‘Only when the tide goes out do you discover who’s been swimming naked.’
At the Geektime Conference on Wednesday, we decided to start the big day with the question that is on everyone’s mind: Is the tech industry in the midst of an economic bubble?
Keynote speaker Lou Kerner, Manager of the Israel Syndicate, expressed an extreme level of confidence about the investment environment in key ecosystems like Silicon Valley and Israel, but he concluded with quotes of doom from the likes of Warren Buffett.
He introduced himself as the creator of the Israel Syndicate, a network of private investors interested in Israeli hi-tech startups. He bemoaned his missed opportunity to get in on Facebook at its inception, but used it as a springboard to explain one of the primary reasons the tech market has shifted from a primarily public market to a private one.
“Unicorns,” or billion-dollar tech startups, got their name for one reason: They were supposed to be rare. But now they aren’t just multiplying, the funding rounds are also billion-dollar cash infusions. The volume of each investment continues to climb, but investors seem to be getting pickier. There are fewer investments, masked by those gigantic rounds.
Yet there are more early-stage investment groups and venture capital funds than there used to be. AngelList, the daddy of that family, just received its own $400 million investment from a Chinese VC. While investor confidence in private markets is definitely climbing in places like the U.S. and Israel, things are not perfect.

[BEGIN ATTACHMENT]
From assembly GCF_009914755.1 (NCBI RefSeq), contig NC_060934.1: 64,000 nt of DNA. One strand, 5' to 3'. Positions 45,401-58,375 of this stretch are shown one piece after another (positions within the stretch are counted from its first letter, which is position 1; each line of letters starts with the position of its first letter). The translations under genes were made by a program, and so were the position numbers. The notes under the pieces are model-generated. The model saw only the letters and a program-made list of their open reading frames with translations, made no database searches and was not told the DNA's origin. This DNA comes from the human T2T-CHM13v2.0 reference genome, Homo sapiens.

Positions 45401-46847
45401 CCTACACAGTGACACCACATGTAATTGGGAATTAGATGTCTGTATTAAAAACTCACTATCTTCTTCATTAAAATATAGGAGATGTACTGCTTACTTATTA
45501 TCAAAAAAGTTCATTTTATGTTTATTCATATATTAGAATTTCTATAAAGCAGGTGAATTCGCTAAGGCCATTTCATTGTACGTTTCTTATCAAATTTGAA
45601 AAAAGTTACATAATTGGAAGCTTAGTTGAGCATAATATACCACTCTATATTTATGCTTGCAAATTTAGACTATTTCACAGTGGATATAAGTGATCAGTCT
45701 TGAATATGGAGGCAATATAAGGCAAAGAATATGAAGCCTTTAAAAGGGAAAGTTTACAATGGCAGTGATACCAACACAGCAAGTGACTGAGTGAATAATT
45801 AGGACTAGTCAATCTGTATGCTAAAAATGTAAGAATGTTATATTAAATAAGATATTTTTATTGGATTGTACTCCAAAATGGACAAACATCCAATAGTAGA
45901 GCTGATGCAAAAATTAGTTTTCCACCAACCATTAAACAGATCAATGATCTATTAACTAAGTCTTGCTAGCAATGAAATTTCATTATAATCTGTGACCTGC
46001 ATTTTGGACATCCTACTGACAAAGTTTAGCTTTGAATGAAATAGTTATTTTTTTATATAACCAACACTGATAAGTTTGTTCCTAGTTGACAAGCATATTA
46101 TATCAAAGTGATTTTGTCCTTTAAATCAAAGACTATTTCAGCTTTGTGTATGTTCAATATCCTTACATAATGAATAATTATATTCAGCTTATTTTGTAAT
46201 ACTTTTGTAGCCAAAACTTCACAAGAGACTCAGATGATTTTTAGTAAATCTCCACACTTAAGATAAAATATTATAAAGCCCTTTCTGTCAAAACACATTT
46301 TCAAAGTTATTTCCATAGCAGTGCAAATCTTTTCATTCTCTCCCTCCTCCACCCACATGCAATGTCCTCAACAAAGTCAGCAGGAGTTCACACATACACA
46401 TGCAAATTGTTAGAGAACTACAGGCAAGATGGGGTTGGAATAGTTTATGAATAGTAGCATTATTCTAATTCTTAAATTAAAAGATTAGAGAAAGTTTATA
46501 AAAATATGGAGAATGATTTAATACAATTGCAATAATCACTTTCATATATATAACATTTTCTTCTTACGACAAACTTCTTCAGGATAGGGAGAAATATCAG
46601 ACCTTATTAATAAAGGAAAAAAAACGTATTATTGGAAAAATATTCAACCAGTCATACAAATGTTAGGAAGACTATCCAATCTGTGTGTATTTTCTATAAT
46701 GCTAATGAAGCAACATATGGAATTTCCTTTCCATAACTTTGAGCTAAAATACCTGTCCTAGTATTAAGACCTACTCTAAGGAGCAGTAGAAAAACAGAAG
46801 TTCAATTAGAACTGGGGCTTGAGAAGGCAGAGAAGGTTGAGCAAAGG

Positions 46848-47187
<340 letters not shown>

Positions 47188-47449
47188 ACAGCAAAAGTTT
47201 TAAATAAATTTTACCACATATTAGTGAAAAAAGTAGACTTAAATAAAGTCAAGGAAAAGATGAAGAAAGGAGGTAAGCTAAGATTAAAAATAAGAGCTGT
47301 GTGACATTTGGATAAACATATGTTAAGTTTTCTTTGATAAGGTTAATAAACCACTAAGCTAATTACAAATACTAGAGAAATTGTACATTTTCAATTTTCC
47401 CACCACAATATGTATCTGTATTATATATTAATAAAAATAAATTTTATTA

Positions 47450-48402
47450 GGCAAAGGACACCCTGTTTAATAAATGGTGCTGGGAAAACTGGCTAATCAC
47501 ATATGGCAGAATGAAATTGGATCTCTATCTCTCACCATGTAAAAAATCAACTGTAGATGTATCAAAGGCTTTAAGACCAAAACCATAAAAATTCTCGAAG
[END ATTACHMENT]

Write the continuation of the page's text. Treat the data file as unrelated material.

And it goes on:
In 2015, the average first-day investor can expect to see his or her investment drop about 15% for a company launching on a public stock exchange. The poor performance by recent IPOs has scared investors and kept startups from going public. That is pushing more money into private companies.
Established companies have also joined the venture craze, but their late-stage investments are much higher than startups used to get. All this together is pushing investments higher and probably inflating the value of companies.
But the returns aren’t matching those investments. There is far more money going into these companies than coming out of them.
However, his strongest arguments that we are approaching the popping point is not in the indicators, but in the numbers. The revenue multiples for private companies are off the charts compared to public ones. While it hovers somewhere between 10% and 20% for corporations like Facebook and Twitter, the numbers for companies like Uber and Airbnb are staggering.
He concluded that career financial analysts and stockbrokers are getting the sense that the tech industry is overvaluing what is has to offer. Quoting Warren Buffett, he left few wondering what his own feelings were.
“‘Only when the tide goes out do you discover who’s been swimming naked,’ and the tide will [eventually] go out.”